I don't know, I'm in a pretty sour mood this morning.
The oil keeps spilling, the idiots keep talking and/or filing things, the kids grow up, great judges pass on, Dwyane Wade testifies before Judge Adrien, tennis stars do silly things -- you see what I mean?
How 'bout this for quality lawyering:
Hey, a contract's a contract.
By Davis's estimate, it took 12-15 minutes to get from the rig to the work boat, but it would take another 36-40 hours before they were to return to shore – even though there were dozens of boats in the area and Coast Guard helicopters airlifting the most severely injured to hospital.
Some of the men were openly furious, while others, like Davis, were just numb. He says they were denied access to the onboard satellite phone or radio to call their families.
When the ship finally did move, it did not head for shore directly, stopping at two more rigs to collect and drop off engineers and coast guard crew before arriving at Port Fourchon, Louisiana.
The company was ready for the men then, with portable toilets lined up at the dock for drug tests. The men were loaded on to buses, given a change of clothing and boxes of sandwiches, and taken to a hotel in Kenner, Louisiana, where finally they were reunited with their families.
Lawyers say the isolation was deliberate and that Transocean was trying to wear the men down so they would sign statements denying that they had been hurt or that they had witnessed the explosion that destroyed the rig.
"These men are told they have to sign these statements or they can't go home," said Buzbee. "I think it's pretty callous, but I'm not surprised by it."
Davis had been awake nonstop for about 50 hours by that point. He signed. Buzbee says most of the men did.
Oh hail, let's see what the Resplendent Ones have been up to:
Flores v. Riscomp:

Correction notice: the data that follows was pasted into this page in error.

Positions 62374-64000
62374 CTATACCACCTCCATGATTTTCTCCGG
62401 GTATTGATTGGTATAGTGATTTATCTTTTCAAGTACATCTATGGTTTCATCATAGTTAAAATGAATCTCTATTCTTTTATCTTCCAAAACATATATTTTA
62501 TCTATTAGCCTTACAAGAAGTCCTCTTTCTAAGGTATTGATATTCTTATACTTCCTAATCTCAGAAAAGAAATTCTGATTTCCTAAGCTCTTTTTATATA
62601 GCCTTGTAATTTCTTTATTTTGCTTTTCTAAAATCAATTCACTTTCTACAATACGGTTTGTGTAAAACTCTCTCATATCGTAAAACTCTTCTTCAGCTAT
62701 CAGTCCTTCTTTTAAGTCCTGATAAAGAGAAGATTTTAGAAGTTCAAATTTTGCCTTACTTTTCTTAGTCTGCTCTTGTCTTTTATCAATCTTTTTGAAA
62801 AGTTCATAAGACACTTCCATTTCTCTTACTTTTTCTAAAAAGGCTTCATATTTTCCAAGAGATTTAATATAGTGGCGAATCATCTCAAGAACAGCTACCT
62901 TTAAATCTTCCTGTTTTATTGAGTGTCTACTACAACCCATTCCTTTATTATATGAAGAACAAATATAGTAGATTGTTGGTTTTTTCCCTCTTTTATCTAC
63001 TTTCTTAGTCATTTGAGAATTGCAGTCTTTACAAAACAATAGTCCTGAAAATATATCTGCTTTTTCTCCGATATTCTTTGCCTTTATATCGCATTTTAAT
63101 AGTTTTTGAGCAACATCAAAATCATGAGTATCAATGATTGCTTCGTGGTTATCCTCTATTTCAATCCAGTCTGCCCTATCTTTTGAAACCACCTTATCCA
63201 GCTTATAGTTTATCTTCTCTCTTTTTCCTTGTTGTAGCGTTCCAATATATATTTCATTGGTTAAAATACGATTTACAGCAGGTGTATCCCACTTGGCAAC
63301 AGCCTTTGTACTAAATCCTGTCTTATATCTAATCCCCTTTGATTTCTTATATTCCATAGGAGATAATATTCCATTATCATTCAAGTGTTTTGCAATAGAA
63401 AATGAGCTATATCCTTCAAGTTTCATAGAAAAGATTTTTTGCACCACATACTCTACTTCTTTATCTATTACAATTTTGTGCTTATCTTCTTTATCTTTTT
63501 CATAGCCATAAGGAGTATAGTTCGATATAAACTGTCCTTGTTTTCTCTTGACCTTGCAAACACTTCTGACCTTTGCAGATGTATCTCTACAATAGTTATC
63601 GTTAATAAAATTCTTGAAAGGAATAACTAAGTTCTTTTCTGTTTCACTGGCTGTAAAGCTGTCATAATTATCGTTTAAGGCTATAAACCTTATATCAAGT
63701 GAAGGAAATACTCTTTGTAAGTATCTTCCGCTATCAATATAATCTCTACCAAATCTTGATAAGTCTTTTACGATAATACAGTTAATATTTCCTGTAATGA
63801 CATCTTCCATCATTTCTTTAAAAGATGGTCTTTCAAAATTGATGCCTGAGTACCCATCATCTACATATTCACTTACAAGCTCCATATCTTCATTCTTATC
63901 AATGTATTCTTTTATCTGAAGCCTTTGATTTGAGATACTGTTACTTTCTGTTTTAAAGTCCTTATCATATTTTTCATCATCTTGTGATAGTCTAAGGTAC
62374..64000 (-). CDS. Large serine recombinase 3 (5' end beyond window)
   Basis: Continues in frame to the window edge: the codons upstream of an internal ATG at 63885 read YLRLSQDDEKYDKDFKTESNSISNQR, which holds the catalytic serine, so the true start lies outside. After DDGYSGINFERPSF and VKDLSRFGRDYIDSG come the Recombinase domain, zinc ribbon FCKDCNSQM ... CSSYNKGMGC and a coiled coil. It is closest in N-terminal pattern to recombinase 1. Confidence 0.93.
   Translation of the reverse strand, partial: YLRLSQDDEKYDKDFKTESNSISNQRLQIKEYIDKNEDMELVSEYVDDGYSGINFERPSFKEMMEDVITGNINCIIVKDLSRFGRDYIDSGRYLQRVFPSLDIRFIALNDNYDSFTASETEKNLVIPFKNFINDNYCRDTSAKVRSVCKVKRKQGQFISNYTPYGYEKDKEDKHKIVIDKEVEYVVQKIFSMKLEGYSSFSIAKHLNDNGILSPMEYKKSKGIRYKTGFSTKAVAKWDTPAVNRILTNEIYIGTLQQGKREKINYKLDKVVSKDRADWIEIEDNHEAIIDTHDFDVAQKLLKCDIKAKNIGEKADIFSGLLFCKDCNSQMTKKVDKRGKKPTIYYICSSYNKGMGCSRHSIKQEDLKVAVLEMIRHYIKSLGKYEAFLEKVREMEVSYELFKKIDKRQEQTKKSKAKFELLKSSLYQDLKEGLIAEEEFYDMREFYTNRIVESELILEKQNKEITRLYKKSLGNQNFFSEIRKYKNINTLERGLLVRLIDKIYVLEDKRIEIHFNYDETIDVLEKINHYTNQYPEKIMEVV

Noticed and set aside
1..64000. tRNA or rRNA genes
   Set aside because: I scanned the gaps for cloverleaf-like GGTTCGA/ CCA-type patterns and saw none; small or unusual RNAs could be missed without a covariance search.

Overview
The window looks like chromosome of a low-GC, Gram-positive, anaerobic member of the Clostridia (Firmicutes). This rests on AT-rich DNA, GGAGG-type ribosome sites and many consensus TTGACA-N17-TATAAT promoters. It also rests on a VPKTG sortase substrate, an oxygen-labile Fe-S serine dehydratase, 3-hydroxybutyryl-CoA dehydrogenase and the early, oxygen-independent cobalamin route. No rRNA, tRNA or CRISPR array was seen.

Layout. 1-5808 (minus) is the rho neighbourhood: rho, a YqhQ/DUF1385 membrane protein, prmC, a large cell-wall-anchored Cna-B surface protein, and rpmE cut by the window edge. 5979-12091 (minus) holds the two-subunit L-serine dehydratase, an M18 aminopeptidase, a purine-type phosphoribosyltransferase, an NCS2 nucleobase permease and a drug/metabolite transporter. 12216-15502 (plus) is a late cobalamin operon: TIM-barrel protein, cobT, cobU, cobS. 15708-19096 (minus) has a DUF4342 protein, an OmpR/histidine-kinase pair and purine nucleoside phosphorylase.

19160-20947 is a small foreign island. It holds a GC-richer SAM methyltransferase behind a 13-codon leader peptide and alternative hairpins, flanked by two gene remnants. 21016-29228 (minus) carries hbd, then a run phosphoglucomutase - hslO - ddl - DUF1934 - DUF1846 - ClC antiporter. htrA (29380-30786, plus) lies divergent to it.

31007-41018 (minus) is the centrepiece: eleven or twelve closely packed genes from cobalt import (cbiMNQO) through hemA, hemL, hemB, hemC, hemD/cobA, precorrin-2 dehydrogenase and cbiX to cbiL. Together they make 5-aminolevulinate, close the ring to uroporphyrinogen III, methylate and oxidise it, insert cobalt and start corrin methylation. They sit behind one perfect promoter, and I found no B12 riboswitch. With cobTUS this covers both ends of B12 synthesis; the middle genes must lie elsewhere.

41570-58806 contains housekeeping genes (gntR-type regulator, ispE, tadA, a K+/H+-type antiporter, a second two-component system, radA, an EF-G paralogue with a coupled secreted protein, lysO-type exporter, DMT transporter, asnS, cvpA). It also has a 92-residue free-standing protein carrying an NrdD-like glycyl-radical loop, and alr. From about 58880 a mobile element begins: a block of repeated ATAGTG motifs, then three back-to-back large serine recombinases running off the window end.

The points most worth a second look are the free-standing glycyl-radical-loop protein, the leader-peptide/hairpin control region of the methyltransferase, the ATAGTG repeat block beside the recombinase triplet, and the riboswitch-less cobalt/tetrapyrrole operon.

"Relation back" doctrine in action:
Although additional allegations of fact were inserted into the complaint as it progressed through its steps, and the legal theories of recovery were supplemented and modified, the substantive factual situation remained the same as that found in the original complaint—a slip and fall on property for which Riscomp was responsible.Nicely written, though it's all apodictic to me.
Sims v. New Falls:
Judge Shepherd gets a case of "lex loci contractus" (I hope there's a shot for that).
Judge Cope, however, thinks an exception applies, and also uses the fancy phrase "in para materia."
I think I'm glad I'm a litigator instead of a real estate lawyer.
Park Adult v. Dan Designs:
Oh crap, more Rothstein:
At the time the agreed order was entered, the tenant was represented by attorneys at the firm of Rothstein Rosenfeldt Adler (“RRA”) in Ft. Lauderdale, Florida. On Sunday November 1, federal authorities seized the law firm premises in connection with an alleged Ponzi scheme carried out by the law firm’s senior partner, Scott W. Rothstein.Judge Gersten says the "trial court may not consider the reasons why the deposit was not made," though he offers some "rachmones" to the displaced, totally-screwed tenant.
Turmoil at the law firm ensued. According to the attorneys, the firm no longer had an ability to issue trust account checks. It was therefore necessary for the tenant to obtain cashier’s checks to deposit in the court registry. On Monday November 2, the tenant obtained two official checks issued by Citibank, each in the amount of $21,400, for a total of $42,800. On November 3, the tenant provided these checks to counsel. Counsel arranged for one of the RRA law firm’s in-house couriers to deliver the checks to the registry of the court inMiami. The same day counsel served a notice of payment to the court registry and attached copies of the Citibank checks.
However, during the work day on November 3, the law firm employees were informed that they would no longer be paid. Many employees, including the one or ones responsible for delivering these checks, walked off the job. Accordingly the November 3 deadline passed without the checks being deposited in the registry of the court.
On November 4, counsel learned of the nondelivery of the checks. Counsel personally took the checks to the court registry in Miami on November 4 but the clerk refused to accept the checks because they were tendered a day late.
That's nice, says Judge Cope, but the tenant might have preferred a little justice with his schmaltz.
Brad, if you're listening, take this one up.